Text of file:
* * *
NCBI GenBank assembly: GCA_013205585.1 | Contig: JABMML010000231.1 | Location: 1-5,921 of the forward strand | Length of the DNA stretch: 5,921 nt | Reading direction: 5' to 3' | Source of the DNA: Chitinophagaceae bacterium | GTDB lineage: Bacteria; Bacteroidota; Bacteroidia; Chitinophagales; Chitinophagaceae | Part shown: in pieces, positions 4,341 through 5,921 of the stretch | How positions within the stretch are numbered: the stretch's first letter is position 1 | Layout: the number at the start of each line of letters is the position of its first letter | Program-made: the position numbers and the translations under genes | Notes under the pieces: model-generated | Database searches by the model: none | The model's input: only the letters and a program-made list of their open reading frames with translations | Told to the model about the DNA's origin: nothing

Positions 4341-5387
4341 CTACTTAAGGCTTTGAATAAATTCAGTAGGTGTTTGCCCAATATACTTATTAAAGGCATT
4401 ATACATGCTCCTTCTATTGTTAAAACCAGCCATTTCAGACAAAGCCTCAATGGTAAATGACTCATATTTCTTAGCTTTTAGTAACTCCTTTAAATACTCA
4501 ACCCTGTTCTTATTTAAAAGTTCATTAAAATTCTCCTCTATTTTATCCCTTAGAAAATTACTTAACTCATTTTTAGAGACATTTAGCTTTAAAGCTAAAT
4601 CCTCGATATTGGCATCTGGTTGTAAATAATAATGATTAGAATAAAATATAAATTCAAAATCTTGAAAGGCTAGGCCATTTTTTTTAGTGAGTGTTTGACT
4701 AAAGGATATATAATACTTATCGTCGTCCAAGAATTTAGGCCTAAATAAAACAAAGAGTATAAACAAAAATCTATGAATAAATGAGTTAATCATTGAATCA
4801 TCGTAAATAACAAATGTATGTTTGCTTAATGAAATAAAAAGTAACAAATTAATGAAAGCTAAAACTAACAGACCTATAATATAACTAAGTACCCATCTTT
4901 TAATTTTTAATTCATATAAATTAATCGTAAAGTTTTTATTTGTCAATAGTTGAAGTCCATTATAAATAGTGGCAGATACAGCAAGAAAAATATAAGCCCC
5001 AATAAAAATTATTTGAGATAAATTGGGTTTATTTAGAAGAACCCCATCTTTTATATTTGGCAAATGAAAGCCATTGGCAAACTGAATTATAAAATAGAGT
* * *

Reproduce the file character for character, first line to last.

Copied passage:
NCBI GenBank assembly: GCA_013205585.1 | Contig: JABMML010000231.1 | Location: 1-5,921 of the forward strand | Length of the DNA stretch: 5,921 nt | Reading direction: 5' to 3' | Source of the DNA: Chitinophagaceae bacterium | GTDB lineage: Bacteria; Bacteroidota; Bacteroidia; Chitinophagales; Chitinophagaceae | Part shown: in pieces, positions 4,341 through 5,921 of the stretch | How positions within the stretch are numbered: the stretch's first letter is position 1 | Layout: the number at the start of each line of letters is the position of its first letter | Program-made: the position numbers and the translations under genes | Notes under the pieces: model-generated | Database searches by the model: none | The model's input: only the letters and a program-made list of their open reading frames with translations | Told to the model about the DNA's origin: nothing

Positions 4341-5387
4341 CTACTTAAGGCTTTGAATAAATTCAGTAGGTGTTTGCCCAATATACTTATTAAAGGCATT
4401 ATACATGCTCCTTCTATTGTTAAAACCAGCCATTTCAGACAAAGCCTCAATGGTAAATGACTCATATTTCTTAGCTTTTAGTAACTCCTTTAAATACTCA
4501 ACCCTGTTCTTATTTAAAAGTTCATTAAAATTCTCCTCTATTTTATCCCTTAGAAAATTACTTAACTCATTTTTAGAGACATTTAGCTTTAAAGCTAAAT
4601 CCTCGATATTGGCATCTGGTTGTAAATAATAATGATTAGAATAAAATATAAATTCAAAATCTTGAAAGGCTAGGCCATTTTTTTTAGTGAGTGTTTGACT
4701 AAAGGATATATAATACTTATCGTCGTCCAAGAATTTAGGCCTAAATAAAACAAAGAGTATAAACAAAAATCTATGAATAAATGAGTTAATCATTGAATCA
4801 TCGTAAATAACAAATGTATGTTTGCTTAATGAAATAAAAAGTAACAAATTAATGAAAGCTAAAACTAACAGACCTATAATATAACTAAGTACCCATCTTT
4901 TAATTTTTAATTCATATAAATTAATCGTAAAGTTTTTATTTGTCAATAGTTGAAGTCCATTATAAATAGTGGCAGATACAGCAAGAAAAATATAAGCCCC
5001 AATAAAAATTATTTGAGATAAATTGGGTTTATTTAGAAGAACCCCATCTTTTATATTTGGCAAATGAAAGCCATTGGCAAACTGAATTATAAAATAGAGT